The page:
Retailers voice concerns about seaport labor issues
A work stoppage could potentially further threaten the fragile economic recovery as the peak shipping season approaches
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The National Retail Federation is calling on labor and management officials at the East and Gulf Coast ports to continue contract negotiations in order to avoid any potential supply chain disruption, delay or stoppage, which could stifle global commerce and jeopardize the fragile U.S. economic recovery.
“Any kind of disruption at the ports would not only add costly delays to our members’ supply chains and other industries relying on East and Gulf Coast maritime facilities, but potentially further threaten the fragile economic recovery as we enter the peak (holiday) shipping season,” NRF President and CEO Matthew Shay said in a letter.
David Jacoby, President of Boston Strategies International is among the industry analysts who are anticipating a weak peak season in any case.
“U.S. growth has been coming in slower increments, and the annual increase in trade is going to be smaller than last year as the U.S. economy experiences uncertainty leading up to the presidential election in November,” he said. That means that the second half of the year is likely to be sluggish.”
For the NRF, that means even greater vigilance is needed.
“It is important to note that even the perceived risk of a disruption has already forced retailers and other shippers to reevaluate their use of East and Gulf Coast ports.”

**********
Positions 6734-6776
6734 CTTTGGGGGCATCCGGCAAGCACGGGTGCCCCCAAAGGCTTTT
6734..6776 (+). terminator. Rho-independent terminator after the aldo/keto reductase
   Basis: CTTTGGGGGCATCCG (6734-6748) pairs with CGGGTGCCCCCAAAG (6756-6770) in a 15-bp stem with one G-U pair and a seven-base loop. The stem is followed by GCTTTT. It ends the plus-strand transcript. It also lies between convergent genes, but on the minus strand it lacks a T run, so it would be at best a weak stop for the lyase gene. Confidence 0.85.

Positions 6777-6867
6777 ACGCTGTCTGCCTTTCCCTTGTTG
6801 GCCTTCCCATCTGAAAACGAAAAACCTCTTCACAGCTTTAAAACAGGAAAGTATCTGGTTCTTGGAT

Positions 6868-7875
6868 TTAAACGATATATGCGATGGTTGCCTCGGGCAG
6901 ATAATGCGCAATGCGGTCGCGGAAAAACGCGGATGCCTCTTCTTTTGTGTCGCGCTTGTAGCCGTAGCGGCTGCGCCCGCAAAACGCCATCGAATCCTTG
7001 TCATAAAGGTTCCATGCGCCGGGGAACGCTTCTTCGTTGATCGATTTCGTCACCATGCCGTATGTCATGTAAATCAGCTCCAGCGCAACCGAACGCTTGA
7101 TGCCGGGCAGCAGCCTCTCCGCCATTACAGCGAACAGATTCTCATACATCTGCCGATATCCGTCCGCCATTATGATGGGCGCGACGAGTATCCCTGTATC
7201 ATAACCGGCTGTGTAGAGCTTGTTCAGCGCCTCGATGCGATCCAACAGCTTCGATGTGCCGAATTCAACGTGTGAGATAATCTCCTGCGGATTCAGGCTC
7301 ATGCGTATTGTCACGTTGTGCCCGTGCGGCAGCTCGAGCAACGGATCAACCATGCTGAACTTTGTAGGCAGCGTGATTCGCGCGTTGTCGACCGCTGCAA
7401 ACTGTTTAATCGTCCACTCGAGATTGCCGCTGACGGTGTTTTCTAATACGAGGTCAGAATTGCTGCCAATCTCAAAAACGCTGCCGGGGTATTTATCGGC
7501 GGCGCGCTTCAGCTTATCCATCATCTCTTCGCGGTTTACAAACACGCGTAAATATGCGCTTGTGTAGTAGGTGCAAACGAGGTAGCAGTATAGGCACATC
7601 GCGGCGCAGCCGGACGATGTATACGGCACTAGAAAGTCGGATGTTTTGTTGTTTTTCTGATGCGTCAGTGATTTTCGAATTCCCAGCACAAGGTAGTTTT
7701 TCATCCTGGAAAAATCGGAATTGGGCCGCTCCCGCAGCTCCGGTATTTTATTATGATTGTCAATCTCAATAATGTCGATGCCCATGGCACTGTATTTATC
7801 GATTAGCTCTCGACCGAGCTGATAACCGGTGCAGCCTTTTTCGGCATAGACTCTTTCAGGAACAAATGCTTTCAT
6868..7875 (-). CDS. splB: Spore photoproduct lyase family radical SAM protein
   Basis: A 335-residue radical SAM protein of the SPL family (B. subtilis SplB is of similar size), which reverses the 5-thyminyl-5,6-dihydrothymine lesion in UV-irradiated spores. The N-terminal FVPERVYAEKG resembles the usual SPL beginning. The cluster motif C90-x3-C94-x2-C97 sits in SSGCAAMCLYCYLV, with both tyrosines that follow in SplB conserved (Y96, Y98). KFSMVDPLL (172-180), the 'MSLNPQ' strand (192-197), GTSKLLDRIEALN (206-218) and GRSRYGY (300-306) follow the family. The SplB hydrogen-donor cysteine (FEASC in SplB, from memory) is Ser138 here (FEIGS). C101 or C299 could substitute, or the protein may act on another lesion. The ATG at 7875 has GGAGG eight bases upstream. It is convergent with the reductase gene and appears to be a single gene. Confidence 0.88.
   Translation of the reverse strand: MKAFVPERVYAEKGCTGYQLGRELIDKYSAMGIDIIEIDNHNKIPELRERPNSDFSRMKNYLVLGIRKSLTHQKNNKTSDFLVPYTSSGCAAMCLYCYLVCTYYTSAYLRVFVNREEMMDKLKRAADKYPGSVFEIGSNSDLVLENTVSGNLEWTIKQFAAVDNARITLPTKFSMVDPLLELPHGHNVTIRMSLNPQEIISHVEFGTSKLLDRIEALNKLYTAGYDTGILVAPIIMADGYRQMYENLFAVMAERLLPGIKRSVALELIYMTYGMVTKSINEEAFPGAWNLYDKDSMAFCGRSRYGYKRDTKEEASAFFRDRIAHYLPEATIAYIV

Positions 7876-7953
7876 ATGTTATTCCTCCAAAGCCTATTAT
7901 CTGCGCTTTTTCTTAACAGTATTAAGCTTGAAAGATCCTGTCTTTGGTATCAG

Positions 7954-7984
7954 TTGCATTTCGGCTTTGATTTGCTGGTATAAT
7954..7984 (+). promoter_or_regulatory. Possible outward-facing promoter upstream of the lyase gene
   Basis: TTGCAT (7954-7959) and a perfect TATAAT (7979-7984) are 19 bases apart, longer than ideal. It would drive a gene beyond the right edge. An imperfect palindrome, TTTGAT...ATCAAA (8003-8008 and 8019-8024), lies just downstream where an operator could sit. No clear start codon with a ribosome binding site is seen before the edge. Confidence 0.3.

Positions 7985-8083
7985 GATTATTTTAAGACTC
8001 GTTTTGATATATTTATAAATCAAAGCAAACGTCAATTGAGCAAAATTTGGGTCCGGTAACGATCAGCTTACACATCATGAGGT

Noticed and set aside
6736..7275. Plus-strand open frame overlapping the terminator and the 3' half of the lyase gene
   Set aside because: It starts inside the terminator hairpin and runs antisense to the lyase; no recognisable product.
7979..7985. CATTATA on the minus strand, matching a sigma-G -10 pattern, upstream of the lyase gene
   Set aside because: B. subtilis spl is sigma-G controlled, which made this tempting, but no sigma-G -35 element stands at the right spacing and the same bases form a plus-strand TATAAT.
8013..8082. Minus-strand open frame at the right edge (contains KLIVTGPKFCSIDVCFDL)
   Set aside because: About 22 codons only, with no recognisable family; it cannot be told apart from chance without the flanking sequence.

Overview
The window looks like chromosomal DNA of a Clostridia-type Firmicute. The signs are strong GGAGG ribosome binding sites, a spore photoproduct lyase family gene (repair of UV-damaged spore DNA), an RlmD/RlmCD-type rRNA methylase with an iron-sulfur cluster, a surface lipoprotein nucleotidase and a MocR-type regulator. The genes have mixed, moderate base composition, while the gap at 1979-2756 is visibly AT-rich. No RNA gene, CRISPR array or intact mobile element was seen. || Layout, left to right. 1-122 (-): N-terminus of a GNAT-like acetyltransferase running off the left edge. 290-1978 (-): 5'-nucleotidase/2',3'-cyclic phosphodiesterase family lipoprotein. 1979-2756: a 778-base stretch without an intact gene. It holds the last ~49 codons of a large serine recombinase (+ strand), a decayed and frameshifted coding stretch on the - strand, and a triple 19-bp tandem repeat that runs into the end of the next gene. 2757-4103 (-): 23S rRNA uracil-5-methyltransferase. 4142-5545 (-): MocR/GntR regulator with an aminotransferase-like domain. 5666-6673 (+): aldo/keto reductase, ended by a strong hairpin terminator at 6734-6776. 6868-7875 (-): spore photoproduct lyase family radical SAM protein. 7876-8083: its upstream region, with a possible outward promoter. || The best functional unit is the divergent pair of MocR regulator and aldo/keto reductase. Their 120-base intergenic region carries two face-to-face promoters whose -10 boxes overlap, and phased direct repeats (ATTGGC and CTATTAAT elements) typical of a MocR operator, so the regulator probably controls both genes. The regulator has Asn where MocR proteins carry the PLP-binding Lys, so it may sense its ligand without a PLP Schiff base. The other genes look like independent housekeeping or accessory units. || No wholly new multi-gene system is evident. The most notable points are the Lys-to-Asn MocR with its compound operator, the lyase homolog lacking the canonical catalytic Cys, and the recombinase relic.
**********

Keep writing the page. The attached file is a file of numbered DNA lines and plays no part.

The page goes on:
Shay’s remarks came in a letter to the International Longshoremen’s Association, which represents the dock workers, and United States Maritime Alliance, Ltd., which represents the terminal operators. The two sides have held contract negotiations over the past few months with another round scheduled for July 18-21.
About the AuthorPatrick Burnson, Executive Editor Patrick Burnson is executive editor for Logistics Management and Supply Chain Management Review magazines and web sites. Patrick is a widely-published writer and editor who has spent most of his career covering international trade, global logistics, and supply chain management. He lives and works in San Francisco, providing readers with a Pacific Rim perspective on industry trends and forecasts. You can reach him directly at firstname.lastname@example.org.
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